The talk will be elementary and all needed notions will be defined.

**Date:** Wednesday, September 6, 2017**Time**:2:30PM – 3:30PM**Place: **Rome 771**Speaker**: Xiao Wang, GWU**Title**: Introduction to Khovanov homology and Hochschild homology

**Fall 2016**

**Title:**Stability in Knot Polynomials

**Speaker: **Katherine Walsh (University of Arizona)

**Date and Time: **November 10, 2016, Thursday, 6:15 -7:15 pm

**Place:** Phillips 736

**Abstract: **The colored Jones polynomial assigns to each knot a sequence of Laurent polynomials. This talk will start with a discussion on the patterns and stability in the coefficients of these polynomials. While much work has been done looking at the leading sequence of coefficients, we will discuss work moving towards understanding the middle coefficients. This will include small steps like looking at the second N coefficients of the Nth colored Jones polynomial and larger steps like looking at the growth rate of thecoefficients and looking the the patterns present in the coefficients under various re-normalizations. We will also touch on new work looking at related stability in different sequences.

**Title: **New potential counterexamples to the Generalized Property R Conjecture

**Speaker: **Alexander Zupan (University of Nebraska–Lincoln)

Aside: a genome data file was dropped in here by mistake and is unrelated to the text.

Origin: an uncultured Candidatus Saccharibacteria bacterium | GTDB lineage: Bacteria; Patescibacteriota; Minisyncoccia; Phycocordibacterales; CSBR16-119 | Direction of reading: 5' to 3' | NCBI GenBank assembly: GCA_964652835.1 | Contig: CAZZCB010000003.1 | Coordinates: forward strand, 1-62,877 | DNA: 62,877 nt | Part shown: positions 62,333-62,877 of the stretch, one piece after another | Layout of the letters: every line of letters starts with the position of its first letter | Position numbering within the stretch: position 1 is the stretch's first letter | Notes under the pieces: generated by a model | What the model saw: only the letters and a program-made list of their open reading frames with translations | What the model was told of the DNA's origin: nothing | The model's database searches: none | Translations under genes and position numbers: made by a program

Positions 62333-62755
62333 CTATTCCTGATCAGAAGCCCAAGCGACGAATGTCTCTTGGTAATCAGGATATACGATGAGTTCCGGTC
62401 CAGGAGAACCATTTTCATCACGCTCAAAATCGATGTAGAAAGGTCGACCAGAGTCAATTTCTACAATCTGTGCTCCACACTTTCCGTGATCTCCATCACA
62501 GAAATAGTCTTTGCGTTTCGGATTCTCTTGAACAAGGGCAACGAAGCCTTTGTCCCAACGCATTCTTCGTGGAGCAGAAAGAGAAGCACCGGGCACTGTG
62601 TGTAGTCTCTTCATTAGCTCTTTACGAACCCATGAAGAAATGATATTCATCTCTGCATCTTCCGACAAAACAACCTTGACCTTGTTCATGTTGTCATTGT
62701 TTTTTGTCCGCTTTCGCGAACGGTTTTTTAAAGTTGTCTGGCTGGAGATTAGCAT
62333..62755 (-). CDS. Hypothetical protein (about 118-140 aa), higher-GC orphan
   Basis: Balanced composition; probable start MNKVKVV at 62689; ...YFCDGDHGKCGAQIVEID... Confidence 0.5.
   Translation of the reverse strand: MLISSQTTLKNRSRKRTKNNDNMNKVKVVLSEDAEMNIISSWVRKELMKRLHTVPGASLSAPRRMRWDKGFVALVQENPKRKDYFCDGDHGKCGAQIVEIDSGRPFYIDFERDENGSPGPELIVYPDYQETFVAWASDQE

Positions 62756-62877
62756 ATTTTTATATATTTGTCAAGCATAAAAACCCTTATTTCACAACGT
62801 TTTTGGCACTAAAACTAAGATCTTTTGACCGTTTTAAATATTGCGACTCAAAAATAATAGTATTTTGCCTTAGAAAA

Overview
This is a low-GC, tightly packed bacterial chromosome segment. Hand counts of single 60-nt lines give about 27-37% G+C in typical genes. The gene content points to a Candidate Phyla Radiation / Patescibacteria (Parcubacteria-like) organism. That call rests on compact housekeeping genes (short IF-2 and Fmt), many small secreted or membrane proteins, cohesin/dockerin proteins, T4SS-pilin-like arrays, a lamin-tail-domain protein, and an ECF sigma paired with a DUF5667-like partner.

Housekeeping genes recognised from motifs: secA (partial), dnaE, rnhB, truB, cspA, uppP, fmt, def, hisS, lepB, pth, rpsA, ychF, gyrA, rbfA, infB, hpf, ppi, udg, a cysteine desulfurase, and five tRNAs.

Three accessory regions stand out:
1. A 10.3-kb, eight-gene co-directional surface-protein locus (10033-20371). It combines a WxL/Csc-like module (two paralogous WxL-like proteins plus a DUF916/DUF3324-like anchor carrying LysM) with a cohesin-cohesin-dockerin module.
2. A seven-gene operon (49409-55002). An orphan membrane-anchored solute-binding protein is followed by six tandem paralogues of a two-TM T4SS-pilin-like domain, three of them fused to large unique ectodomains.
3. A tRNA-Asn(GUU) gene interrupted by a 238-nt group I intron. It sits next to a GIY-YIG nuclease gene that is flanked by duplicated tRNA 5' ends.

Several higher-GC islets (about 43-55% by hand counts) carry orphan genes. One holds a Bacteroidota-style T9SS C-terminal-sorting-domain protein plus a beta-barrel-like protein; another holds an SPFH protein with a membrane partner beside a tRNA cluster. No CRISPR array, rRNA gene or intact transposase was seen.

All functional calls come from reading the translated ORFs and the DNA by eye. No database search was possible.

**Date and Time: **September 13, 2016, Tuesday, 6:15 -7:15 pm

**Place:** Rome 771

**Abstract: **Kirby Problem 1.82 conjectures a characterization of n-component links in the 3-sphere which have a Dehn surgery to the connected sum of n copies of S^2 X S^1. This conjecture generalizes Property R, proved by Gabai in the late 1980s. In 2010, Gompf, Scharlemann, and Thompson offered an infinite family of 2-component links which are potential counterexamples to the Generalized Property R Conjecture. For each n, we give an infinite family of n-component possible counterexamples to the conjecture. Notably, these links are connected to the famous Slice-Ribbon Conjecture and can be used to produce slice knots which do not appear to be ribbon. This talk is based on joint work with Jeff Meier.

**Title: Playing with homotopy: Does Khovanov lead to bouqets of spheres in polynomial time?**

**Speaker: Jozef Przytycki, GWU**

**Date and Time: **September 7, 2016, Tuesday, 5:30 -6:30 pm

**Place:** Rome 771

**Abstract: **The motivation for my talk and related research comes from the confluence of two fascinating recent developments: Khovanov homology in knot theory